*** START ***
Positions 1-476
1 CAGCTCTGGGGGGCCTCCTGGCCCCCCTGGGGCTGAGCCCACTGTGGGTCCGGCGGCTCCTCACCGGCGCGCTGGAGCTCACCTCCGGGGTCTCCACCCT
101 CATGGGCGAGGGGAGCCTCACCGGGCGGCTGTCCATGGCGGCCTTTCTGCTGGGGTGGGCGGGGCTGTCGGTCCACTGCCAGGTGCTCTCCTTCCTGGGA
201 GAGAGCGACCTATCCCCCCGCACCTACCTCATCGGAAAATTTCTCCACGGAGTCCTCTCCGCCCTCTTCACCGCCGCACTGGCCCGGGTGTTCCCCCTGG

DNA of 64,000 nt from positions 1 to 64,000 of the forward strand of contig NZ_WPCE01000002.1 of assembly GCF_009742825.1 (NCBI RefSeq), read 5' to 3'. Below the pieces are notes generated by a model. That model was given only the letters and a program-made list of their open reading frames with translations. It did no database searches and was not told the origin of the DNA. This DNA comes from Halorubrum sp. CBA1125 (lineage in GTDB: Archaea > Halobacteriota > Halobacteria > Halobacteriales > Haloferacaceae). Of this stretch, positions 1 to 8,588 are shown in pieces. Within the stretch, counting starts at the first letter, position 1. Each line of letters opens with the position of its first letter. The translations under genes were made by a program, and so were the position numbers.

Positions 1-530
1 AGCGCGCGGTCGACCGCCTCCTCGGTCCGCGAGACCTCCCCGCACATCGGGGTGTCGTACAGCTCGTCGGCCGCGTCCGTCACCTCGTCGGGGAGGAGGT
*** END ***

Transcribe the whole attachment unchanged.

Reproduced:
Positions 1-476
1 CAGCTCTGGGGGGCCTCCTGGCCCCCCTGGGGCTGAGCCCACTGTGGGTCCGGCGGCTCCTCACCGGCGCGCTGGAGCTCACCTCCGGGGTCTCCACCCT
101 CATGGGCGAGGGGAGCCTCACCGGGCGGCTGTCCATGGCGGCCTTTCTGCTGGGGTGGGCGGGGCTGTCGGTCCACTGCCAGGTGCTCTCCTTCCTGGGA
201 GAGAGCGACCTATCCCCCCGCACCTACCTCATCGGAAAATTTCTCCACGGAGTCCTCTCCGCCCTCTTCACCGCCGCACTGGCCCGGGTGTTCCCCCTGG

DNA of 64,000 nt from positions 1 to 64,000 of the forward strand of contig NZ_WPCE01000002.1 of assembly GCF_009742825.1 (NCBI RefSeq), read 5' to 3'. Below the pieces are notes generated by a model. That model was given only the letters and a program-made list of their open reading frames with translations. It did no database searches and was not told the origin of the DNA. This DNA comes from Halorubrum sp. CBA1125 (lineage in GTDB: Archaea > Halobacteriota > Halobacteria > Halobacteriales > Haloferacaceae). Of this stretch, positions 1 to 8,588 are shown in pieces. Within the stretch, counting starts at the first letter, position 1. Each line of letters opens with the position of its first letter. The translations under genes were made by a program, and so were the position numbers.

Positions 1-530
1 AGCGCGCGGTCGACCGCCTCCTCGGTCCGCGAGACCTCCCCGCACATCGGGGTGTCGTACAGCTCGTCGGCCGCGTCCGTCACCTCGTCGGGGAGGAGGT